Who Picked Up NCAA Championship Qualifying Times at World Juniors?

The NCAA season has kicked off without a single NCAA meet being swum.

The wrinkle in the 2023-2024 season is that the World Junior Swimming Championships, which concluded on Saturday in Netanya, Israel, are an approved NCAA Championship qualifying meet, which means that a group of young swimmers had the chance to earn NCAA qualifying standards before swimming a single NCAA meet.

We identified a group of top-level Division I swimmers who raced at the World Junior Championships and who are beginning their collegiate swimming careers this week. Using the NCAA’s new long course meters to short course yards conversions, that means we have some new nation-leading times already.

Things we don’t know:

  • If the NCAA will accept mixed relay leadoff legs from international meets

Things we know:

  • Times are truncated, not rounded, to the hundredth

Jojo Ramey, Florida

  • 200 back – 2:10.18 (Converted – 1:52.86)
  • 100 back – 1:02.27 (Converted – 53.73)

Hannah Bellard, Michigan

  • 200 fly – 2:11.26 (Converted – 1:56.95)

Ethan Harrington, Stanford

  • 100 fly – 55.05 (Converted – 48.33)
  • 50 free – 23.44 (Converted – 20.39)

Caleb Maldari, Florida

  • 100 back – 55.48 (Converted – 46.88)
  • 200 back – 2:01.34 (Converted – 1:44.23)

Nikoli Blackman, Tennessee

  • 50 free – 22.35 (Converted – 19.44)
  • 100 free – 49.54 (Converted – 43.24)

Victoria Raymond, Tulane

  • 200 fly – 2:13.68 (Converted – 1:59.10)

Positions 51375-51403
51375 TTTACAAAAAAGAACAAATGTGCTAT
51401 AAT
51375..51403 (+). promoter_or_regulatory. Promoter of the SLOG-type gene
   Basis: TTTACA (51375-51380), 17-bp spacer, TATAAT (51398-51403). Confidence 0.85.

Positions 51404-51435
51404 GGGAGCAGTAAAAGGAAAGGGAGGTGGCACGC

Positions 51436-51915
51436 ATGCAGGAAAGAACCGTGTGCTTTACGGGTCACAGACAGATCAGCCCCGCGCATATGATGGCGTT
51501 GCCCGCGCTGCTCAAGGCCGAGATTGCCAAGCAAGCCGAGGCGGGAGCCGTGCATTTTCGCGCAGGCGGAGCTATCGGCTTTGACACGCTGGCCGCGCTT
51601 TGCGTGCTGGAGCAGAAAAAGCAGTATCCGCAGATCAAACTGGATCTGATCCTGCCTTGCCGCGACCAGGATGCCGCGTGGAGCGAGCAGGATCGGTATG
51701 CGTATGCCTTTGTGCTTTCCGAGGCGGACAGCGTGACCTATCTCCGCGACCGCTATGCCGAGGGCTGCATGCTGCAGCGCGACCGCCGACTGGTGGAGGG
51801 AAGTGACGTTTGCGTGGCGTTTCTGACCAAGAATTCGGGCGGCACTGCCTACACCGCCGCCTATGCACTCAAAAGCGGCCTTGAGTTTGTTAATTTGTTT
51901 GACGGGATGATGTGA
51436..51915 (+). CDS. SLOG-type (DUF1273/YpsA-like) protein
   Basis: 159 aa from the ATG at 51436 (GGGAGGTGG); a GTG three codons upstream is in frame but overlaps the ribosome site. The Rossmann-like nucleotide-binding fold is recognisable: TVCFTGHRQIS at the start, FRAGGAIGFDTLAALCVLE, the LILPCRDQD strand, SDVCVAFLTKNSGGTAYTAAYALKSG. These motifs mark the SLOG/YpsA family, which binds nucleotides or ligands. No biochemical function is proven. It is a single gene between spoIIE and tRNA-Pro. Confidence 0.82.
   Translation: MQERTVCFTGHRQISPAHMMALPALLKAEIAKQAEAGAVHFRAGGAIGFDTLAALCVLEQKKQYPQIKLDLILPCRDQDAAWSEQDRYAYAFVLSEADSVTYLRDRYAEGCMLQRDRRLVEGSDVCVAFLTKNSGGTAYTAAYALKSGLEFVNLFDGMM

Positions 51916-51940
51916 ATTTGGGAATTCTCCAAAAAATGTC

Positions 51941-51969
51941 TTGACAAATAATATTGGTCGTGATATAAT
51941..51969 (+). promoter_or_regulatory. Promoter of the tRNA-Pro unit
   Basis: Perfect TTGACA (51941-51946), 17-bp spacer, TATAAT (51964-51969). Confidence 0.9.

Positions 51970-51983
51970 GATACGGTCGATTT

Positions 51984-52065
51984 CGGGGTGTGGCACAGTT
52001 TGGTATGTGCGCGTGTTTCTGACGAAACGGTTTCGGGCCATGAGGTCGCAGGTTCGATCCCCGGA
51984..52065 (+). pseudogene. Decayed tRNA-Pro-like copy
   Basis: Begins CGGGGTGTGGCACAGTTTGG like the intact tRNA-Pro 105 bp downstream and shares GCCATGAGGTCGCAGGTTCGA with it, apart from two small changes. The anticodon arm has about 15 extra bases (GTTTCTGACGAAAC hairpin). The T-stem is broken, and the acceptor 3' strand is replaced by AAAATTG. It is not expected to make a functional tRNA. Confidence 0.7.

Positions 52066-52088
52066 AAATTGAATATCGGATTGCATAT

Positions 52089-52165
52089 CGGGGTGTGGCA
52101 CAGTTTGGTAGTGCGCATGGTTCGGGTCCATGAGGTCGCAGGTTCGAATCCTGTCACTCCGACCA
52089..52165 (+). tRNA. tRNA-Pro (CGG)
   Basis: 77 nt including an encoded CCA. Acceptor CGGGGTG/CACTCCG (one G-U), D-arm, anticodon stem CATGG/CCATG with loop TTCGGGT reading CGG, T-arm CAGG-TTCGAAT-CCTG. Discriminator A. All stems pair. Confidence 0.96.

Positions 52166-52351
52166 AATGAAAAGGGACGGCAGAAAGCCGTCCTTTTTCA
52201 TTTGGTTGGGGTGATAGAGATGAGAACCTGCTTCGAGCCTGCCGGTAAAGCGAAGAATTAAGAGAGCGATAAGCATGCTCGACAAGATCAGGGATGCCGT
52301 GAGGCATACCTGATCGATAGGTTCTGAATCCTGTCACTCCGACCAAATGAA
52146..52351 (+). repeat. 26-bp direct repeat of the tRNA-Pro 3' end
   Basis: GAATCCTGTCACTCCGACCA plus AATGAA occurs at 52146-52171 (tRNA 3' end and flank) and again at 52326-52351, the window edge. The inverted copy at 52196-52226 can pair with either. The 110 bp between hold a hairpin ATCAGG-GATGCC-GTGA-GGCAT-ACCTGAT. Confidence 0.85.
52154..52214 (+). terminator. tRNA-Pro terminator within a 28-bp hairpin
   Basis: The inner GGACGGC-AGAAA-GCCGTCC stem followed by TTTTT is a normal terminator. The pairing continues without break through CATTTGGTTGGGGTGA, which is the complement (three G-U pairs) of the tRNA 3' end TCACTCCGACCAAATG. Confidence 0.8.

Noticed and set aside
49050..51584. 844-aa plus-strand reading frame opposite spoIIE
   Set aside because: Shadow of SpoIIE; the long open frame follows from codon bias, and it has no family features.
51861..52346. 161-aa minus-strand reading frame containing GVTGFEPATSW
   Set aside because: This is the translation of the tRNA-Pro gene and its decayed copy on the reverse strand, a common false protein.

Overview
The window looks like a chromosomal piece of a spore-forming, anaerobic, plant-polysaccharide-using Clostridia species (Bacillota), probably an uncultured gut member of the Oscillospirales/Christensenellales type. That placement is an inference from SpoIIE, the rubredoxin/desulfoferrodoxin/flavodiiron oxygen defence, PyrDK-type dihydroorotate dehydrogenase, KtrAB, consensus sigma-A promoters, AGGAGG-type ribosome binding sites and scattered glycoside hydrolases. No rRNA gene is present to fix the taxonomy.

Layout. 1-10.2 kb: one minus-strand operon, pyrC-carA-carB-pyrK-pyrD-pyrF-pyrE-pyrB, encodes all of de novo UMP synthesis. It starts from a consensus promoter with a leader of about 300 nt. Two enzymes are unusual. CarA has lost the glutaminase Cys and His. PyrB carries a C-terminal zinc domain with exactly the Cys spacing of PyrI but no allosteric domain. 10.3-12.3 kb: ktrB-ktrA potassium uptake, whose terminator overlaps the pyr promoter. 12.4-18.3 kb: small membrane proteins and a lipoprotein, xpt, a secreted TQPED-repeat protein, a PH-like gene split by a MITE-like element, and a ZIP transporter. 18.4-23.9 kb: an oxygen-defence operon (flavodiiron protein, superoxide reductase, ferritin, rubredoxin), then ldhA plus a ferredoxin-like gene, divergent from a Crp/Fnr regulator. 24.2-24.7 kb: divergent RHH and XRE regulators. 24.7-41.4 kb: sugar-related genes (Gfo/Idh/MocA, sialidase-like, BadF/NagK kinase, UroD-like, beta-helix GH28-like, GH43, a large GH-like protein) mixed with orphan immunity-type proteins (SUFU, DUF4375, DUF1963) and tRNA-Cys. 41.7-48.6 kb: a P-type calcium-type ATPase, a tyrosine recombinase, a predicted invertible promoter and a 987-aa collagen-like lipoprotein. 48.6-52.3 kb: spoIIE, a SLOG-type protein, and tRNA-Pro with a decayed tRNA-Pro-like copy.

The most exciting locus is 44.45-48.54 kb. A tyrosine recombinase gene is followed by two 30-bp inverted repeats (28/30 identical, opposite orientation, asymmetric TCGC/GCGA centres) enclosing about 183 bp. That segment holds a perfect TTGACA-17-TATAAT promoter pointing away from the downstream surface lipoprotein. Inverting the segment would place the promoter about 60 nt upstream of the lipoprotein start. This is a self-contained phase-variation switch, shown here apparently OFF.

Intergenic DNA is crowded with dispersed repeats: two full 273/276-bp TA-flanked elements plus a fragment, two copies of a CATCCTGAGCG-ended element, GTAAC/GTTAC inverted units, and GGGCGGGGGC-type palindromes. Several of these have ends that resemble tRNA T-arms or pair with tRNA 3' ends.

• 100 fly – 59.38 (Converted – 52.67)

Filip Senc-Samardzic, Arizona State

  • 100 free – 49.80 (Converted – 43.47)
  • 100 fly – 52.85 (Converted – 46.40)
  • 200 free – 1:49.82 (Converted – 1:36.09)

Mehlika Yalcin, Washington State

  • 200 fly – 2:15.45 (Converted – 2:00.68)
  • 100 fly – 1:01.80 (Converted – 54.81)

Of the above times, only one would have earned NCAA Invites last year: Jojo Ramey, who is committed to Florida. Her silver medal in the 200 back converts to 1:52.86, half-a-second under the 1:53.34 that was invited last year. Ramey’s best actual yards time is 1:52.42 from December 2021.

While times do tend to get faster year-on-year, she’s got some breathing room there.

Some of the rising high school juniors and seniors on the team would have as well; for example, Bailey Hartman‘s 58.44 in the 100 fly. Last year, it took 52.20 in yards (58.85 converted in long course) to qualify for NCAAs in that event.

Her best actual time in yards is 52.52 done in March 2023 at Sectionals. The three-time defending NCAA Champions at Virginia just keep pulling W’s, even before they kick off their season.

Most, if not all of these swimmers, are likely to qualify for NCAAs eventually in relays and/or individual events, but ultimately, the addition of World Juniors to the qualifying process seems to have been largely a moot point.

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2 months ago


Scott Bonney
2 months ago

Perhaps a follow up article on how many and which college commits made the NCAA qualifying A standard.

2 months ago

Dillingham deferred to 2024

2 months ago

I thought Dillingham was taking a gap year?

2 months ago

Wow I didn’t think Canadian FSS was committed to Arizona state

Reply to  Titobiloluwa
2 months ago


HOO love
2 months ago

Bailey Hartman won’t be at UVA until 2024 likely unless she’s going early

Reply to  Braden Keith
2 months ago

What happened to the “Where did they end up?” article from about a week ago covering a thousand plus new collegians destinations. I looked for it yesterday and couldn’t find it. Did you take it down for adjustments? It was really fun. Will it be re-posted?

Reply to  HOO love
2 months ago

Speaking of UVa’s 2024s, they recently added Elise Clift, who decommitted from Florida.

About Braden Keith

Braden Keith

Braden Keith is the Editor-in-Chief and a co-founder/co-owner of SwimSwam.com. He first got his feet wet by building The Swimmers' Circle beginning in January 2010, and now comes to SwimSwam to use that experience and help build a new leader in the sport of swimming. Aside from his life on the InterWet, …

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